Add the dry ingredients into the wet in several batches, scraping down the sides of the bowl and the paddle each time. Add in the chocolate chips and mix. Cover and refrigerate for an hour.

Preheat oven to 375 degrees. Drop tablespoon-sized balls of dough onto a cookie sheet about 2 inches apart. Bake for about 12 minutes, until cookies are brown. Makes about 35 normal cookies and one mini one with no chocolate chips in it.

Length of procrastination: 1 hour 30 minutes

Crack Cookies

30 May

Bobby’s birthday was last week and although I’m still stuck in Davis cramming immunology, renal physiology, hematology, parasitology, and all sorts of other -ologies into my brain, I needed to send him something tasty. Enter crack cookies.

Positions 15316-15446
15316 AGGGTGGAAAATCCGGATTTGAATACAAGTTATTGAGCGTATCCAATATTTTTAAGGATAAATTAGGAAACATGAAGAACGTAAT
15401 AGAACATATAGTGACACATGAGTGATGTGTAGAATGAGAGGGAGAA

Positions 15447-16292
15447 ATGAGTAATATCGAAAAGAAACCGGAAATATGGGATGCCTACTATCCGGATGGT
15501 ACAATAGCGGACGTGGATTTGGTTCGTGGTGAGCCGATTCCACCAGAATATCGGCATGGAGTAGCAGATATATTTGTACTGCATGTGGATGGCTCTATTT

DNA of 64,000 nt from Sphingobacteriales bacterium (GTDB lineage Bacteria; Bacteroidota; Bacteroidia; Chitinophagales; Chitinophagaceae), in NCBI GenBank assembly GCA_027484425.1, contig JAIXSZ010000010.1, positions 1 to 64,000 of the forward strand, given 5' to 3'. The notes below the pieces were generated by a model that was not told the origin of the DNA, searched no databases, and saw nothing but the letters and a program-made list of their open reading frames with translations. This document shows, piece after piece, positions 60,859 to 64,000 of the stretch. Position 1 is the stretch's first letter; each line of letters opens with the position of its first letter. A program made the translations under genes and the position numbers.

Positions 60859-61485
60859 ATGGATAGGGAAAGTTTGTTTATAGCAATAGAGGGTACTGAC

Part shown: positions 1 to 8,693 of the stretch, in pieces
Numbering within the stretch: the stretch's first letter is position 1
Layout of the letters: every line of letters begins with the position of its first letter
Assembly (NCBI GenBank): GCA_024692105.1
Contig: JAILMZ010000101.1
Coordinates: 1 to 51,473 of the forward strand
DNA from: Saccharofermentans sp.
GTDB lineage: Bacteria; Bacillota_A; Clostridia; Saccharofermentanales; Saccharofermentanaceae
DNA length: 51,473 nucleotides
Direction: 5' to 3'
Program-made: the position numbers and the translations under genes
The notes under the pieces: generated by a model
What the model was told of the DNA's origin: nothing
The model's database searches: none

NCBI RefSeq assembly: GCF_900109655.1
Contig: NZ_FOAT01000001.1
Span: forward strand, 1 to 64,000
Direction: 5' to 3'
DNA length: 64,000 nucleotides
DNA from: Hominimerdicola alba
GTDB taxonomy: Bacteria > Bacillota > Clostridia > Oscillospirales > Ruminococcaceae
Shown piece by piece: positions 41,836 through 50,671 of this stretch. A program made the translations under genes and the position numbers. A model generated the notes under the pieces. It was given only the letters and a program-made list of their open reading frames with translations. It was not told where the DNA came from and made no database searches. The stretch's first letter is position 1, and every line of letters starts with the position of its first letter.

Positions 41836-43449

These things have another name (flourless deep dark chocolate cookies), but they’re so good that they taste like there’s crack in them (assuming crack tastes good…). They also crackle on top. Instead of rolling them in powdered sugar, I used raw sugar for an extra crunch. Plus, the melted sugar gives it a molasses-like flavor. Next time, though, I’ll probably use bittersweet chocolate chips instead of semisweet, as these cookies were a bit too sweet for me.

Of course, I also forgot to take pictures of them before I mailed them off, so these pictures are courtesy of Bobby. They’re individually wrapped for portion control purposes. :D

Crack Cookies
Adapted from Epicurious

Nonstick vegetable oil spray (or that awesome non-stick aluminum foil)
1 1/2 cups semisweet chocolate chips, divided
3 large egg whites, room temperature
2 cups powdered sugar
1/2 cup unsweetened cocoa powder
1 tablespoon cornstarch
1/4 teaspoon salt
1/2 cup raw sugar

Heat oven to 400 degrees and prepare two baking sheets.